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Netflix strikes softer tone ahead of worker walkout over Dave Chappelle's anti-trans comments

Co-CEO Ted Sarandos says he "screwed up" in his defense of the comedian's special, while Netflix says the company values "our trans colleagues and allies."

A shot of Netflix's Singapore office, with a large Netflix logo in the foreground.

Netflix is under fire from the outside and the inside.


Netflix, in the last 24 hours, struck a more sympathetic tone in the ongoing backlash over comments in Dave Chappelle's comedy special criticized as transphobic. The softened stance came ahead of a planned employee walkout on Wednesday.

The company values "our trans colleagues and allies" and understands the "deep hurt that's been caused," a Netflix spokeswoman said in a statement Wednesday. "We respect the decision of any employee who chooses to walk out, and recognize we have much more work to do both within Netflix and in our content." 

Late Tuesday, Netflix co-CEO Ted Sarandos told The Wall Street Journal he "screwed up" in his handling of employee responses to The Closer, Dave Chappelle's latest stand-up comedy special on the service.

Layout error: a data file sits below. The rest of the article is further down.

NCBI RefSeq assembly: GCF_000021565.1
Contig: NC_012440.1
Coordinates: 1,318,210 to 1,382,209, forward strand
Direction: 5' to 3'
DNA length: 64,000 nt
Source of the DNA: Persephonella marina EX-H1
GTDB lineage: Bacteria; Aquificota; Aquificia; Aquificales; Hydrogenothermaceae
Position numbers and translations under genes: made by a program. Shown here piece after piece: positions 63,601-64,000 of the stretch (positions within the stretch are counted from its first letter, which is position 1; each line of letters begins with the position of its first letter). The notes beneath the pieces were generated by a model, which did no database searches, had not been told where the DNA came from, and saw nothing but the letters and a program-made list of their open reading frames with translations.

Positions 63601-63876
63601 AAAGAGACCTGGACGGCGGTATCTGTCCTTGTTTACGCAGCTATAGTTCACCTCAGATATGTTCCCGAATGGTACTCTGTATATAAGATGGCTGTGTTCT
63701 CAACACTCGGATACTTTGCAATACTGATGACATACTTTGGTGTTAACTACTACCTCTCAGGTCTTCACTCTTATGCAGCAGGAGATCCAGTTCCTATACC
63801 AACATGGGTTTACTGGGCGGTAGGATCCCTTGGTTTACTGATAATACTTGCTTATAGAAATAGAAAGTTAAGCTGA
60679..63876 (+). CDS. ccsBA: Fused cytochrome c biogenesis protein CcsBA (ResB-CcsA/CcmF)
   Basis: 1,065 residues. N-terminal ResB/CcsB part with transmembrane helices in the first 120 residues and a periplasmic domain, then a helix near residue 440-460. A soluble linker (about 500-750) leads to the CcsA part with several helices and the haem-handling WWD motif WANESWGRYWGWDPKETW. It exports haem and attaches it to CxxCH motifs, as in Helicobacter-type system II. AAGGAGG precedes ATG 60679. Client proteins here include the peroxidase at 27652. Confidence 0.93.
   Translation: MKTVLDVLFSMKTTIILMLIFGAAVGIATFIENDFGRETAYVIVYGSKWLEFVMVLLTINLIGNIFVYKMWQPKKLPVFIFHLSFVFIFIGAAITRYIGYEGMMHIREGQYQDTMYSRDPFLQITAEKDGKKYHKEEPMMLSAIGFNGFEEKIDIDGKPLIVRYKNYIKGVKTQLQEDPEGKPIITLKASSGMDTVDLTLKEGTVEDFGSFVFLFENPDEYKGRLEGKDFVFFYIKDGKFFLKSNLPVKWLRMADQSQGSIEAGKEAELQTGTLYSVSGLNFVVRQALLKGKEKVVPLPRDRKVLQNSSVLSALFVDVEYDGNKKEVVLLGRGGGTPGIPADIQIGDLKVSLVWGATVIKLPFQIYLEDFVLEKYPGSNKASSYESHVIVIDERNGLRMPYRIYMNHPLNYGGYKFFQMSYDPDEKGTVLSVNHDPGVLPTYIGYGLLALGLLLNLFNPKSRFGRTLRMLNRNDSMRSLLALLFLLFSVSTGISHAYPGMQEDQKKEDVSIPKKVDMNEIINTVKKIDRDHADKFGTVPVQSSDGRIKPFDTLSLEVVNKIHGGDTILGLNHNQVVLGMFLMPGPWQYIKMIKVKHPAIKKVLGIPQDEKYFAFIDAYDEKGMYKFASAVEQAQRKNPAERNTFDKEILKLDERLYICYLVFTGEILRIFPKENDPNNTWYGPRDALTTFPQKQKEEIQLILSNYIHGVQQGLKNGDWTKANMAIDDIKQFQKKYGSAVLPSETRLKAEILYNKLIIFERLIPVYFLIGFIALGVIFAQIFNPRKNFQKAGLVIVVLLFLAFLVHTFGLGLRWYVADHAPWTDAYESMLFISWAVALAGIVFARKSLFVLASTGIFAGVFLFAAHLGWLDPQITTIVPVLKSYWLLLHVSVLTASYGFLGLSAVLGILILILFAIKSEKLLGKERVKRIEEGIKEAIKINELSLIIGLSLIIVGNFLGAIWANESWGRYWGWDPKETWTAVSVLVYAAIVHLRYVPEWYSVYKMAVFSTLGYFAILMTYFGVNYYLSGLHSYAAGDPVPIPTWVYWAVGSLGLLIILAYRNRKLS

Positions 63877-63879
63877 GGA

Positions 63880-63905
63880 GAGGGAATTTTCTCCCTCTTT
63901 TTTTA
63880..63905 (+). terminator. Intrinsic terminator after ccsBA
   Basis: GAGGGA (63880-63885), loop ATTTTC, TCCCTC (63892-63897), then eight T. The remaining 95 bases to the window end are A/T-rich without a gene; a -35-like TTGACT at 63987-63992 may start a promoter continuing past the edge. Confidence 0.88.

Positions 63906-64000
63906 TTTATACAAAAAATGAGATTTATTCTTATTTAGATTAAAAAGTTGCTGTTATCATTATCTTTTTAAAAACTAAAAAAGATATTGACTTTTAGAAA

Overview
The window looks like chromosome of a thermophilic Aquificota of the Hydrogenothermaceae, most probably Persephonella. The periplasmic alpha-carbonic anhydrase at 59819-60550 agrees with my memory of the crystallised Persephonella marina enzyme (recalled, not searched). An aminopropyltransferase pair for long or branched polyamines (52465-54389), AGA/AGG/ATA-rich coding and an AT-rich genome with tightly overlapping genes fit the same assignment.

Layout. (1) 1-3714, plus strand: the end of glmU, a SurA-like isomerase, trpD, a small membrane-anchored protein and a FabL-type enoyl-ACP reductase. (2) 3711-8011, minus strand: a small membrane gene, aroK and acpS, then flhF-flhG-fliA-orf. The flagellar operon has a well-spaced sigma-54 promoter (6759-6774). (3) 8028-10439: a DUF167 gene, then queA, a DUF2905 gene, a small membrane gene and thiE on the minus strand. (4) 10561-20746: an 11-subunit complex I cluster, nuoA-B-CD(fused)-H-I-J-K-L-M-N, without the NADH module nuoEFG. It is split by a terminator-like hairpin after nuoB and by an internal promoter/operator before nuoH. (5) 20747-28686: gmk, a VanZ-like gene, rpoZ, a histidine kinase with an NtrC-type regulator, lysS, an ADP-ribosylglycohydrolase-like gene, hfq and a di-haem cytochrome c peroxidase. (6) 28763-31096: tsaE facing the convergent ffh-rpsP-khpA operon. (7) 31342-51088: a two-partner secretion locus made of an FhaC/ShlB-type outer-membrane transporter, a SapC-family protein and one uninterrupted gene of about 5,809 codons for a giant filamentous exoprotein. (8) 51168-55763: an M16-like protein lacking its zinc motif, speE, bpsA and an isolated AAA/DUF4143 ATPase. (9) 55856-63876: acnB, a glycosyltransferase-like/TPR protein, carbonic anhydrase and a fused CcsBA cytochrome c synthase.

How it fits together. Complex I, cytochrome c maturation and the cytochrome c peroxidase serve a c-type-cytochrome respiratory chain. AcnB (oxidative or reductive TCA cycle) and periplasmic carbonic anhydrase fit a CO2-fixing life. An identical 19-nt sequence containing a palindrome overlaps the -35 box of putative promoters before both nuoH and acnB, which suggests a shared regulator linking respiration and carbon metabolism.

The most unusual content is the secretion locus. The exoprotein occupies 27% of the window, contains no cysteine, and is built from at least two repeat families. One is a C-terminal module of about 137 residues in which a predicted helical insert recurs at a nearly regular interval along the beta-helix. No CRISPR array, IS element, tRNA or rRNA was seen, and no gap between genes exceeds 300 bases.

"What I should have led with in those emails was humanity," Sarandos said. "I should have recognized the fact that a group of our employees was really hurting."

Sarandos also noted in the interview that his previous comments about content not causing real-world harm were in error. "To be clear, storytelling has an impact in the real world… sometimes quite negative," he said.

Netflix released its latest stand-up special from Chappelle in early October. Often a lightning-rod comedian, Chappelle touches on past LGBTQ-community criticism of him and delivers jokes ridiculing transgender people -- comments that advocacy groups like GLAAD and the National Black Justice Coalition have said epitomize the kind of rhetoric that incites hate and violence. 

With trans advocates and Netflix employees calling on the service to take the special down, Sarandos previously committed to keeping it up. He also had defended the comedy special from criticism and downplayed concerns over the danger of the jokes to trans people.

"Content on the screen doesn't directly translate to real world harm," he wrote in an email obtained by Variety. He went on to argue that people can watch "shocking stand-up comedy" without being incited to hurt others.

Some workers who protested the company's response at a meeting were suspended -- and subsequently reinstated. Last week, Netflix fired an employee for allegedly sharing details about The Closer's financial value with Bloomberg. The fired worker was reportedly also an helping organize the walkout, according to a report by The Verge.